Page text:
Water

Water

Film review by: Witney Seibold

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            Deepa Mehta’s darling of the festival circuit, Water, has finally hit screens accessible to us common folk. It’s a very touching and surprisingly wonderful film. It’s almost sneaky in the way it takes us down unexpected paths. It’s a story that involves Colonial oppression, institutionalized sexism, unfair religious rites, sexual slavery, suicide, forbidden romance, and loss of innocence without, well, losing its own innocence.

 

            1938, 7-year-old Chuyia (Sarala) has been quickly married, and just as quickly widowed by a disease. Widows are forced to live cloistered away in poverty in what essentially amounts to prisons. They can only make a living either begging, or selling the “services” of the younger, better-looking widows. Chuyia refuses to acclimatize herself to her new oppressive surroundings, held strictly in place by the strong arm of the widows’ über-matron. Chuyia’s outright refusal to live like a slave inadvertently inspires other widows to seek something better. Luckily, this is about the time in India’s history when Gandhi was making rounds, so some of the freedoms afforded widows are growing. So the young whore for the convent (Lisa Ray) finds a new love with a local liberal-thinker (John Abraham), an aging auntie (Vidula Javalgekar) finally sneaks some forbidden candy, and a hard-nosed holy-woman (Khulbhushan Kharbanda)  begins to doubt the traditions she so dearly held. Along the way, there are some unforeseen tragedies that I will not reveal, but the final acts of the film shine in their daring. The titular water refers not only to the Ganges, but the role that water plays in holy cleansing rites as well as the importance of the simple joy of bathing.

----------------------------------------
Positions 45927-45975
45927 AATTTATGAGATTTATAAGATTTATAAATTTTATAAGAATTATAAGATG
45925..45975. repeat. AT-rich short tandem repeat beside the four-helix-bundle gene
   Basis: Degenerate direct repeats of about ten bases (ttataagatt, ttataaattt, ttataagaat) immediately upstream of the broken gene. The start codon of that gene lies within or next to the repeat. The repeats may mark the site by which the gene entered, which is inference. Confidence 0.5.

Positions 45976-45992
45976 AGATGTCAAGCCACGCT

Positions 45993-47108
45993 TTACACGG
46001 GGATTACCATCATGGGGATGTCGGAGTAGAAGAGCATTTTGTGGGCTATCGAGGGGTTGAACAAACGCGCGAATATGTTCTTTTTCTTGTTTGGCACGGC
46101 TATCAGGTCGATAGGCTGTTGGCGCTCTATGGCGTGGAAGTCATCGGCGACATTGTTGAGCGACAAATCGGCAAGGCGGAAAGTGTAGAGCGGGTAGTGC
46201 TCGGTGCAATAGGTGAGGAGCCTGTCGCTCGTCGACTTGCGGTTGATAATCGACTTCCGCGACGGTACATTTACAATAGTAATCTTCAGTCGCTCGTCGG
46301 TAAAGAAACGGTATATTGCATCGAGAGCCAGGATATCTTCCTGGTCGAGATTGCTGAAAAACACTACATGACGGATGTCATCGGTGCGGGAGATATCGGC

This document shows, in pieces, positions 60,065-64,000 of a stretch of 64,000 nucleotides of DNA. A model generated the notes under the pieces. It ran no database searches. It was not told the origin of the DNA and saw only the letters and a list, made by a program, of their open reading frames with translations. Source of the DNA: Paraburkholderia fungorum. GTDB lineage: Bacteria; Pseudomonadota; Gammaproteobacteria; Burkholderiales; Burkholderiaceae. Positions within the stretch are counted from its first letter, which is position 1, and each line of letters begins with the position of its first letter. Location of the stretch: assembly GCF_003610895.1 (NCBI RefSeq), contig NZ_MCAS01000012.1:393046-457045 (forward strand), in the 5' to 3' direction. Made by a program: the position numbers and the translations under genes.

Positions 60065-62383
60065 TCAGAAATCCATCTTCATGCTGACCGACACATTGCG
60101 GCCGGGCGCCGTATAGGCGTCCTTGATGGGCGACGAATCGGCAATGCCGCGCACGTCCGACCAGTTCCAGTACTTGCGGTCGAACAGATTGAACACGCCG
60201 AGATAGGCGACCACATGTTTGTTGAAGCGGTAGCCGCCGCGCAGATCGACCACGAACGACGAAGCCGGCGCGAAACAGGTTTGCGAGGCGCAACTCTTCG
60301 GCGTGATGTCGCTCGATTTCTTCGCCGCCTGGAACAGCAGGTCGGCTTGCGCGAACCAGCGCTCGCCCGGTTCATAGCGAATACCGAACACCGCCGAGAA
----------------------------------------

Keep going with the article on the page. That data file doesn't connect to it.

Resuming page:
The film is indeed daring; Mehta shot the film in Sri Lanka, as the Indian government would not allow her permission to shoot so radical a story in the actual Ganges. The film still has a patently Indian feel about it, i.e. obnoxious Hindi pop songs paired with occasional bouts of Bollywood super-melodrama. And the story, for the first half-hour anyway, feels a bit cheesy. Luckily the film is able to work its way past these problems and present us with something very, very good.

 -April 28th, Fox Searchlight

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Published in: on March 29, 2008 at 1:27 am  Leave a Comment  

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